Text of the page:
With insider threats emerging as one of the biggest risks to corporate data, organizations are recognising that either malicious or careless activity both involve authenticated users who have authorized access and rights to an organization’s network, systems and/or data.
Highly technically and proficient external hackers are often likely to access sensitive information is by acquiring someone’s credentials, through the use of phishing and/or social engineering or even simply posing as some figure of authority in order to get them to hand it over.
So, how do organizations make sure authenticated users are who they say they are? And how do they identify any ‘risky behaviour’ from any employee and put a stop to it before it ends up costing capital, customers and/or reputation?
Active Directory provides basic user security, checking that credentials supplied match stored user profiles and then opening up access to resources. Authenticating those credentials is another matter; for this organisations need to turn to stronger authentication techniques to ensure a user really is who they say they are.
Analyst and Director
The need for improved Identity and Access Management
Identity is one of the most important security controls for IT access especially as traditional boundaries around IT systems have dissolved.
Microsoft Active Directory, which is almost a de facto standard in larger organizations, is used by the majority of companies to authenticate and authorize user access to Windows Networks.
However, Active Directory is by no means a full access management system and provides only basic user security, checking that credentials supplied match stored user profiles and then opening up access to resources.
% of IT professionals think there are no security holes in Microsoft Active Directory
With security across the whole extended enterprise relying so heavily on a user’s login credentials, Active Directory is just the starting point when it comes to controlling what users can do, and recording all session activity throughout the network.
How to mitigate Insider Threats from authenticated users
A user access control policy
Create and enforce a customized access policy that restricts logins according to multiple criteria. Employees should be restricted to specific workstations, devices, departments and IP ranges to reduce the number of systems login credentials can access.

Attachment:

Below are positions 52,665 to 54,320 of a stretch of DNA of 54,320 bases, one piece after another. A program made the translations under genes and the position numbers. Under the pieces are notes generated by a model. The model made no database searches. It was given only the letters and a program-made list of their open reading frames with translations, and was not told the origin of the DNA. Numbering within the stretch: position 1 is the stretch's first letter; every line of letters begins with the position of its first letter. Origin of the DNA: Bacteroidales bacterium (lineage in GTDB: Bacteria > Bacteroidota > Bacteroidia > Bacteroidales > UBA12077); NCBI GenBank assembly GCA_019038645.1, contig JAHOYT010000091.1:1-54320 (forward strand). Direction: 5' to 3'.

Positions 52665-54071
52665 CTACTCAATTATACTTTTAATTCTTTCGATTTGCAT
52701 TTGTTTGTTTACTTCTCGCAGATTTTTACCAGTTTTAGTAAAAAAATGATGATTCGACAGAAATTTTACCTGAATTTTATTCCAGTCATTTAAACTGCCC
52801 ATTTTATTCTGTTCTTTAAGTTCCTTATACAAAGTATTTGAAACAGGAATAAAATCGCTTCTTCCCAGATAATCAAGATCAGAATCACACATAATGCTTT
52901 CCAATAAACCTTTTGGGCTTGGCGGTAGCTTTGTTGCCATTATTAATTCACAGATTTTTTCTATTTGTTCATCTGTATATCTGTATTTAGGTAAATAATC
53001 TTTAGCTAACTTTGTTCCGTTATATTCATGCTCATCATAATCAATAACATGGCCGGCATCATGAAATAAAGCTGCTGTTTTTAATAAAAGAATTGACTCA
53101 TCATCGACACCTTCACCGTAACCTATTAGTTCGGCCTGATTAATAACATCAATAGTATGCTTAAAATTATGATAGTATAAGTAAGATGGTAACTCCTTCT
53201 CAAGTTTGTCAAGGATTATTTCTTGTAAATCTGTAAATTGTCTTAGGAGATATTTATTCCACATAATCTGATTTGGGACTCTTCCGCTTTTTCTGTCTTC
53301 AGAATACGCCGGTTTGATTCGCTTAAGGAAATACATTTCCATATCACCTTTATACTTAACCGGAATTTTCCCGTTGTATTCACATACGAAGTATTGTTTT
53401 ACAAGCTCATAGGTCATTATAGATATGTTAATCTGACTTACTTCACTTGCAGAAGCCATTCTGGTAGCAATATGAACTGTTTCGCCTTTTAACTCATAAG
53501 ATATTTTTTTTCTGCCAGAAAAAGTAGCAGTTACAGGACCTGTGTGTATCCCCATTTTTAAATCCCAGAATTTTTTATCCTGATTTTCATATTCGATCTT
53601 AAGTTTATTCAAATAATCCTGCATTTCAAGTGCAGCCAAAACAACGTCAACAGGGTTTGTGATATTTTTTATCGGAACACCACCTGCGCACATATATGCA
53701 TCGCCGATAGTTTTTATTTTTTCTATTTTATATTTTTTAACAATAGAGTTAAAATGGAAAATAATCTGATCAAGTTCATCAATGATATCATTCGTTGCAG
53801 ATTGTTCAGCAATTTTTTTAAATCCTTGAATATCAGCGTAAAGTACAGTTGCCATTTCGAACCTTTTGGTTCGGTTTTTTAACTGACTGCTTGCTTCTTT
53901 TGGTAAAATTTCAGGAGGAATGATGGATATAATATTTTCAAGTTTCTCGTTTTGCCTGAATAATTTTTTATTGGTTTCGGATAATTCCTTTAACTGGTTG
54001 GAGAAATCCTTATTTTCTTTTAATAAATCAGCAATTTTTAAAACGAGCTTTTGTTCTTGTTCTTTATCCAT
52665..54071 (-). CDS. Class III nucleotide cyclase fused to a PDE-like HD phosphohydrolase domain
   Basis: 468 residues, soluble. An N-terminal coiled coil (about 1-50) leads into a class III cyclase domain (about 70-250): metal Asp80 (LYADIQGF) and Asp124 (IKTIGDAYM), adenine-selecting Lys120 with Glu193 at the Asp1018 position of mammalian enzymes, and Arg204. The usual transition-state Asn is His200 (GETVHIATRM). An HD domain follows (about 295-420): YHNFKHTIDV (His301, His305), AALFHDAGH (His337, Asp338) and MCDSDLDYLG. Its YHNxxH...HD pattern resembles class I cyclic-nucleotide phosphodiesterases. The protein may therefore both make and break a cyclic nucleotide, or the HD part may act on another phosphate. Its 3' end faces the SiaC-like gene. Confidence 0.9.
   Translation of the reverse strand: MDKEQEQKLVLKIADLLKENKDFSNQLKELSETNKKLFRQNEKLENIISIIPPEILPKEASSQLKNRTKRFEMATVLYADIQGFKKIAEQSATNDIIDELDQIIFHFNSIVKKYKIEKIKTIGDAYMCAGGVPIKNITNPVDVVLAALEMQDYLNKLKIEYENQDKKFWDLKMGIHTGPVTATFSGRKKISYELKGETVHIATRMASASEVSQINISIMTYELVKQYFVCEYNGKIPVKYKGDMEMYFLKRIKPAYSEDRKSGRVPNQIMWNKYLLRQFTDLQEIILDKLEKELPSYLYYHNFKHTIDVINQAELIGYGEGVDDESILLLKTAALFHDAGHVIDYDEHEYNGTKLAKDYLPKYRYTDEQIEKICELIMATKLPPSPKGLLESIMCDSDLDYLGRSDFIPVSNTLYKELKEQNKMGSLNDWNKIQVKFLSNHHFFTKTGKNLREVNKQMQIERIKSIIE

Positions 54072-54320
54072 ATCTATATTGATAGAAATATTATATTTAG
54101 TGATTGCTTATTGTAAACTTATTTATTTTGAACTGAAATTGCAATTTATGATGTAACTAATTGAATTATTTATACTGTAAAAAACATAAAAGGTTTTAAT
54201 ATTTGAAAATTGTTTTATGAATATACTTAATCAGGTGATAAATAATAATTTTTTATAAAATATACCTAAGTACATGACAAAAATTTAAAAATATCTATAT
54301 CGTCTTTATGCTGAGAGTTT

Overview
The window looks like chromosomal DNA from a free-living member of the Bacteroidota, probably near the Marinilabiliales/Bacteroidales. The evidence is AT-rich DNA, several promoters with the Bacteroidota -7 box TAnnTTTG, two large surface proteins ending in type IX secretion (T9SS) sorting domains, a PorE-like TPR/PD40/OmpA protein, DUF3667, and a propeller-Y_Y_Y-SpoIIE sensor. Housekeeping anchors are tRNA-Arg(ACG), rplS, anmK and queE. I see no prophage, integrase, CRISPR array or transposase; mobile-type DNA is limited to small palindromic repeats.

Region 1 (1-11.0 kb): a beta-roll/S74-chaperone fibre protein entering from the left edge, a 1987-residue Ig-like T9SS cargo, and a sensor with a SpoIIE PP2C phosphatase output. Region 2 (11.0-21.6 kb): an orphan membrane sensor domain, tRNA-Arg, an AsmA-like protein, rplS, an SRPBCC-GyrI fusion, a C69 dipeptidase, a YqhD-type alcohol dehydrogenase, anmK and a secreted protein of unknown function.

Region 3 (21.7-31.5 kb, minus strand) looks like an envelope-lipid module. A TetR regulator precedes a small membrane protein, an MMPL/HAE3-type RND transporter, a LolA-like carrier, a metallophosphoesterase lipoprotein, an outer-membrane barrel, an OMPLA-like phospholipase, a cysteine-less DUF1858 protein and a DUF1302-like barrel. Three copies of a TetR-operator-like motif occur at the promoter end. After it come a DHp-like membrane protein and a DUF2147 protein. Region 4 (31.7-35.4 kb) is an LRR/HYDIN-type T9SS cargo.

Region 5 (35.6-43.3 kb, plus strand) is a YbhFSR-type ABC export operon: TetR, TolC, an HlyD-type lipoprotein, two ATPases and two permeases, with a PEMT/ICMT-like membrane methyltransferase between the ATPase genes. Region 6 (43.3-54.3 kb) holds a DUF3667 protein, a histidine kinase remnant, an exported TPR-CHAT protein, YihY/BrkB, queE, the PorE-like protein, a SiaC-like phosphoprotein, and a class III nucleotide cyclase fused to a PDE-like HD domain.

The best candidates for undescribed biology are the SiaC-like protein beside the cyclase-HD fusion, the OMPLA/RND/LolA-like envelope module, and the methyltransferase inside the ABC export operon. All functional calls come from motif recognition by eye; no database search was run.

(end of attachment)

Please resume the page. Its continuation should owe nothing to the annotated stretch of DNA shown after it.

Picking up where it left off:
Any security policy should come with education on why restrictions are in place. Once users understand not only what the restrictions are, but why, they will be empowered to follow them of their own volition.
Control across all session types
Logins are the first line of defense in securing network access and therefore must be controlled across all session types, including Wi-Fi/VPN or Internet Information Services (IIS). This ensures that IT can immediately respond to any suspicious behaviour, whether it originates on a PC, laptop, tablet or smartphone, which is especially important for companies with a BYOD policy.
Read 6 Steps to Multi Device Security in the age of BYOD
Automatically enforce restrictions
Set controls to automatically close or lock user sessions or shut down workstations that are out of compliance with company access policies. Even when aware of password policies, employees will often share passwords (without considering the risk to corporate data) if there is no consequence for their actions.
Real-time monitoring & alerts
Monitor and report on network and file access in real-time and schedule instant alerts triggered by predetermined access events (e.g., access denied, file deletion, specific user or file access, etc.). Patterns of unusual activity may point to employees who are likely to commit a cybercrime.
Centralized access reporting
Centralize and archive all access events occurring on your Windows systems and in the cloud. This step will facilitate and ease the burden of performing accurate, detailed IT forensics in the event of a security breach.
Insider threat and the Privileged User
Privileged user monitoring and auditing is a large part of Carnegie Mellon Computer Emergency Response Team (CERT) recommendations for prevention of insider threats and for compliance reporting of administrator actions.
In addition to the risk of any malicious privileged user, privileged users pose great risks to an organization because they are high-value targets to hackers and adversaries eager to penetrate a company’s defenses.
IS Decisions own security solution UserLock protects against any abuse from its privileged users who manage UserLock’s own settings, logs and policy rules. Monitoring and auditing all activities offers visibility into everything that administrators are doing on UserLock to help mitigate the risk from these trusted users and verify the actions they undertake.
IS Decisions software offers organizations proven and effective solutions to help protect a Windows Network against Insider Threats.
Manage, control and secure network access for all authenticated users.
Secure and report on all access to files, folders and file shares that reside on Windows Systems and in the cloud.